- Can the mitigation algorithms in Fairlearn make my model fair?
There are many ways in which a model can be unfair. Fairlearn mitigation algorithms only address some of them: those that can be quantified by our supported fairness metrics. However, to assess whether the new model is fairer, it is important to consider not only the fairness metrics, but also the societal and technical context in which the model is applied.
- I’ve got improved data, trained and mitigated new models, checked all the metrics… am I done?
Firstly, always remember that there is more to fairness than technical details such as metrics - fairness is a sociotechnical problem. Even if these are all considered at training time, the ML lifecycle doesn’t end when a model is deployed. Models need to be monitored in production. On a technical level, this means checking for data drift within the vulnerable subgroups identified during the fairness analysis. However the societal aspects need to be considered as well, for example:
Are the actual harms as expected, both in the nature of the harms and their distribution?
Have the users of the model (who may not be the subjects of the model) adjusted their usage patterns? This is sometimes called ‘strategic behavior.’
- What sort of fairness-related harms can the Fairlearn library address?
We currently focus on two kinds of harms:
Allocation harms. These harms can occur when AI systems extend or withhold opportunities, resources, or information. Some of the key applications are in hiring, school admissions, and lending.
Quality-of-service harms. Quality of service refers to whether a system works as well for one person as it does for another, even if no opportunities, resources, or information are extended or withheld.
- Can the Fairlearn library be used to detect bias in datasets?
We do not have concrete plans for this at the present time.
- Can the Fairlearn library recommend ways to make my model fairer?
Right now we do not have an automated tool that would help you decide which mitigation algorithm to use. Our focus is on expanding the documantation and examples to highlight when each of the algorithms might be more applicable. Note that model training is just one step in the AI development and deployment lifecycle, and other steps, such as data gathering and curation, or monitoring and debugging of the deployed system, may be better places of intervention to improve the fairness of an AI system.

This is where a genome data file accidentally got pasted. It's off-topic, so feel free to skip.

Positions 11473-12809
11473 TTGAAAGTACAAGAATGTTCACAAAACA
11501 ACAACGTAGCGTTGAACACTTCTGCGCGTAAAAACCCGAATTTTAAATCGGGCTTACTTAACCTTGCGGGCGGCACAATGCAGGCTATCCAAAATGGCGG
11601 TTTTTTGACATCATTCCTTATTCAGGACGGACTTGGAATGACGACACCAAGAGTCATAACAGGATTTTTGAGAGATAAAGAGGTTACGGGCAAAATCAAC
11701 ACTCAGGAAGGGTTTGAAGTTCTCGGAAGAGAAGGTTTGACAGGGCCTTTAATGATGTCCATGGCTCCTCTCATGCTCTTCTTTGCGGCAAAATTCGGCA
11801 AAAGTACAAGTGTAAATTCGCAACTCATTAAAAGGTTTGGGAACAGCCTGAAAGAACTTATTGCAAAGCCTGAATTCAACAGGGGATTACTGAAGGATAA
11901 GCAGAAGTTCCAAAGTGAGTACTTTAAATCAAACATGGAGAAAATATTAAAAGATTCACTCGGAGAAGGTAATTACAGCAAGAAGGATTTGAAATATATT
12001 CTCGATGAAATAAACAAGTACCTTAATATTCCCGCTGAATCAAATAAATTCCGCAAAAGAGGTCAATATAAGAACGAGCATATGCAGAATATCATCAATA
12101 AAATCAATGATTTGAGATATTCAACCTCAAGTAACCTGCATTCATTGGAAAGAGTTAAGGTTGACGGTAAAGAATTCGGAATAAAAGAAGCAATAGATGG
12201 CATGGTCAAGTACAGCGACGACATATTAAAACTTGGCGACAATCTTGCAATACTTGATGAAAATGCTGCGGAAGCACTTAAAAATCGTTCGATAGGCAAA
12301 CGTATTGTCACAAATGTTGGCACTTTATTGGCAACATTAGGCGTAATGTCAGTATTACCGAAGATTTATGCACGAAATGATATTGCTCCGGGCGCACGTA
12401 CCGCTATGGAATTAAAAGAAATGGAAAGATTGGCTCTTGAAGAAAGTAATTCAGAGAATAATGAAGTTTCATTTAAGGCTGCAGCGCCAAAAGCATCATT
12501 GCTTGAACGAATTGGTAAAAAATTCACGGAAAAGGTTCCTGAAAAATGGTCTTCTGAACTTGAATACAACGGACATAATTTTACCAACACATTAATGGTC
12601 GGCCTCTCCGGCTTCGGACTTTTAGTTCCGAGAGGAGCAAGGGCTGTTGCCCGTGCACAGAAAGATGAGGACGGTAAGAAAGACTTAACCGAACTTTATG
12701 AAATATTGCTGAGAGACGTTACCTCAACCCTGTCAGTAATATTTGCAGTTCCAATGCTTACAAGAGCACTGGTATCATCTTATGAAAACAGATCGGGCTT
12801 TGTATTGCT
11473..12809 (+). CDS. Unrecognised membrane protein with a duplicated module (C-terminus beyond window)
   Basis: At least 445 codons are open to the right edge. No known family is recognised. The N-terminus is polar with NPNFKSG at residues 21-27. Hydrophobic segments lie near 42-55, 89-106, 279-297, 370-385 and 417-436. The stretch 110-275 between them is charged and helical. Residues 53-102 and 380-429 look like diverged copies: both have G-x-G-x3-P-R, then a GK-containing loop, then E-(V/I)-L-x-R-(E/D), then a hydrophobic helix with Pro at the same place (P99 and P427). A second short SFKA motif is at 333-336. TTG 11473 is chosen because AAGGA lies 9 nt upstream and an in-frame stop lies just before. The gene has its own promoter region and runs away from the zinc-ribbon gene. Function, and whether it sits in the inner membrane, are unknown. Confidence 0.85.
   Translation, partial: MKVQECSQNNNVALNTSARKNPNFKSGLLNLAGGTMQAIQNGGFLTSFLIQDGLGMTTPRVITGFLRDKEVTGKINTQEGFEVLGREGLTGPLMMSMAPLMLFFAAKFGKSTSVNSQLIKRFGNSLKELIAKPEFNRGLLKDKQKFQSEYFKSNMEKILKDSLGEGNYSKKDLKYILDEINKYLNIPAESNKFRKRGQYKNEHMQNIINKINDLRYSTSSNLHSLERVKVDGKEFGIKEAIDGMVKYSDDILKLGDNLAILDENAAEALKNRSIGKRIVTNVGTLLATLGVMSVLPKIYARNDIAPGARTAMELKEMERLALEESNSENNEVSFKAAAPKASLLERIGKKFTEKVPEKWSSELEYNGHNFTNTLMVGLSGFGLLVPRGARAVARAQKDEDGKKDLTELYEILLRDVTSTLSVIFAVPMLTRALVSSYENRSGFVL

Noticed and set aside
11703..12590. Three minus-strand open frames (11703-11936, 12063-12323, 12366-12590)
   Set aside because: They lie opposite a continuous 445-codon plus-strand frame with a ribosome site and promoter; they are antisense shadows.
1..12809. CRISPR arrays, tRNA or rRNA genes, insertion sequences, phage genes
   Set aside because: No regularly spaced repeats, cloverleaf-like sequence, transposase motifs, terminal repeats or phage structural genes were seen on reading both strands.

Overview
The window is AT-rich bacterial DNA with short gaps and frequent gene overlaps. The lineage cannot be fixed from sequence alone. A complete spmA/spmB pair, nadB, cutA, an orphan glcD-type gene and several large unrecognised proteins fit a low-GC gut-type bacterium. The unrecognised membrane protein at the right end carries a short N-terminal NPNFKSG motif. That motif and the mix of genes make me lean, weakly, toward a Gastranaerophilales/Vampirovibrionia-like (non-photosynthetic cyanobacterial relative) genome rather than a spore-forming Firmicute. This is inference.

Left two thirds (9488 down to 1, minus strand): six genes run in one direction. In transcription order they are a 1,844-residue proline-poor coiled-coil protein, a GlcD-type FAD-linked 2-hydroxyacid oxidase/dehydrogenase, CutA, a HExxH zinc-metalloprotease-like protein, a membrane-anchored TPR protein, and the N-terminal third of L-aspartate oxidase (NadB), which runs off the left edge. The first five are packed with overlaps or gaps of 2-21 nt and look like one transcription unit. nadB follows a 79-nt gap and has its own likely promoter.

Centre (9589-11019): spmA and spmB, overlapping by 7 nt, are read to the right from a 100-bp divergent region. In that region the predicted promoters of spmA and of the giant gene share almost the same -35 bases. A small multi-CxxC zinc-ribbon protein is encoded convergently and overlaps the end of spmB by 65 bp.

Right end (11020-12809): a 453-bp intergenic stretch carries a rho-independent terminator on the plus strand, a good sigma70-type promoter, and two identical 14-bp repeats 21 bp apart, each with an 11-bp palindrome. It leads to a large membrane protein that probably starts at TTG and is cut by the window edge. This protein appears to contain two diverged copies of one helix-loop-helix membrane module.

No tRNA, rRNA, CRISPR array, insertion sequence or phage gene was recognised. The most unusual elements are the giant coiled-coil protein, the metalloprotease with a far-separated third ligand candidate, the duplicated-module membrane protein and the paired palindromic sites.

- What unfairness mitigation techniques does Fairlearn support?
Please see our Mitigation section.
- Which ML libraries does Fairlearn support?
We have generally followed conventions of scikit-learn. However, our mitigation algorithms can be used to augment any ML algorithms that provide (or can be wrapped to provide) fit() and predict() methods. Also, any classification or regression algorithm can be evaluated using our metrics.
- Does Fairlearn work for image and text data?
We have not (yet) looked at using Fairlearn on image or text data. However, so long as the image or text classifier provide fit() and predict() methods as required by Fairlearn, it should be possible to use them with Fairlearn mitigation algorithms. Also, any classification or regression algorithm can be evaluated using our metrics (regardless of the data it is operating on).
- Is Fairlearn available in languages other than Python?
For the moment, we only support Python >= 3.6
- Can I contribute to Fairlearn?
Absolutely! Please see our contributor guide to see how. We welcome all contributions!
- What is the relationship between Fairlearn and Microsoft?
Fairlearn has grown from a project at Microsoft Research in New York City.